As part of recent sequestration cuts, the Central Intelligence Agency (CIA) has closed its Historical Collections Division, which had been... View ArticleContinue reading
With the sequestration deadline rapidly approaching, one set of companies has more at stake than any other, at least in terms of sheer dollars: big government contractors. By our count, the ten biggest government contractors would stand to lose roughly $13.6 billion in contracts if the across-the-board 9.4 percent cuts to discretionary defense spending cuts were applied equally across their 2012 contract award amounts. Compare that to the $115 million they spent on lobbying and campaigns, and that investment in politics starts to look like a bargain. And if that political investment helps to avoid the proposed cuts and keep these companies' contracting revenues stable, that would amount to a 125-to-1 return for these 10 companies, on average.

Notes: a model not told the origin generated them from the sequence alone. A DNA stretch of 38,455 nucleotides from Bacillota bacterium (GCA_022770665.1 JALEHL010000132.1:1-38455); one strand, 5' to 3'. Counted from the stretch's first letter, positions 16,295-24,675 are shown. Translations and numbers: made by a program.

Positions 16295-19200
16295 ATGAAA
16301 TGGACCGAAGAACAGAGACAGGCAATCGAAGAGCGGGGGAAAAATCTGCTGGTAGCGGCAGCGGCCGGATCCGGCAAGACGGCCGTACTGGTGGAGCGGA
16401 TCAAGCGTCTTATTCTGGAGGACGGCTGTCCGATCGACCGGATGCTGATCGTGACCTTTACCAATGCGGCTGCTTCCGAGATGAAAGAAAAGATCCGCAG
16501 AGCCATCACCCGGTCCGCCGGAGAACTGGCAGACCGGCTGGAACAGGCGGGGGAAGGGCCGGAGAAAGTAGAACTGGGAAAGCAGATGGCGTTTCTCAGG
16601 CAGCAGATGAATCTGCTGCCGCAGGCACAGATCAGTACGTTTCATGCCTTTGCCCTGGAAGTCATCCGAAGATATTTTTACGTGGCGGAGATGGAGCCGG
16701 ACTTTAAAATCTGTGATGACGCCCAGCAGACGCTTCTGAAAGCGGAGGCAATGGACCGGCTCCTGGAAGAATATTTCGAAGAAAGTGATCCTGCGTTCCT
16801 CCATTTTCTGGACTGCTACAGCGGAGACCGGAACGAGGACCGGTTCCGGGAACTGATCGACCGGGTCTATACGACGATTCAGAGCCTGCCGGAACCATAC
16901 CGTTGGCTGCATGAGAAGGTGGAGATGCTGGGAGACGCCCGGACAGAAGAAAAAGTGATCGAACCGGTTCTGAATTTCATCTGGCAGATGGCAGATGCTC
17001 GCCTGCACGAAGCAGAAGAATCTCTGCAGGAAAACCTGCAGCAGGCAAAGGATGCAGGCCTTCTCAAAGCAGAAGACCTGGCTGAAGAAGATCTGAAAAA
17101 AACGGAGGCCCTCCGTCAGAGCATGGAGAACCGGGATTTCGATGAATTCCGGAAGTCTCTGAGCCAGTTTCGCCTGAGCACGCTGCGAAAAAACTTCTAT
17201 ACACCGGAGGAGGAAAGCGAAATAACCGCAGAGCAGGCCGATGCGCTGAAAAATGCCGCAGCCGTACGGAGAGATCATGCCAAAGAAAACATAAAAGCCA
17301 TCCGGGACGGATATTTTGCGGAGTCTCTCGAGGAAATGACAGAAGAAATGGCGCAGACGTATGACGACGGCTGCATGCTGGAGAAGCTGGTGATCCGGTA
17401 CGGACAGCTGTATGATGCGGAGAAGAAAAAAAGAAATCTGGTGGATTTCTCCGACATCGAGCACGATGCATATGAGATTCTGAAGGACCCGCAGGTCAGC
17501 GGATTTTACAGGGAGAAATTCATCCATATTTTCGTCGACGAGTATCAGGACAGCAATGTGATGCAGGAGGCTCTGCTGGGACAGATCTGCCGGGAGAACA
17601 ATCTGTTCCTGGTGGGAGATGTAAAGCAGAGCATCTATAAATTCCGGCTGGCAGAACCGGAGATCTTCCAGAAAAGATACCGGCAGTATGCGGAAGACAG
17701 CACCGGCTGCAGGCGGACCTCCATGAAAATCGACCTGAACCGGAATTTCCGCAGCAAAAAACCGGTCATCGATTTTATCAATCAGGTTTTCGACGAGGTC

With the supercommittee's deadline only five days away, the special deficit-cutting panel's chances of reaching a deal appear to be in doubt. And if no agreement is reached, more than one trillion dollars in cuts would be set in motion starting in 2013. That is, if the Congress and president allow the automatic trigger to take effect.
All of this is predicated on budget forecasting, a notoriously inaccurate art. As the CBO pointed out in a September report, an analysis based on projected baseline budgets and economic projections are “subject to a considerable degree of uncertainty.” Indeed, we ...Continue reading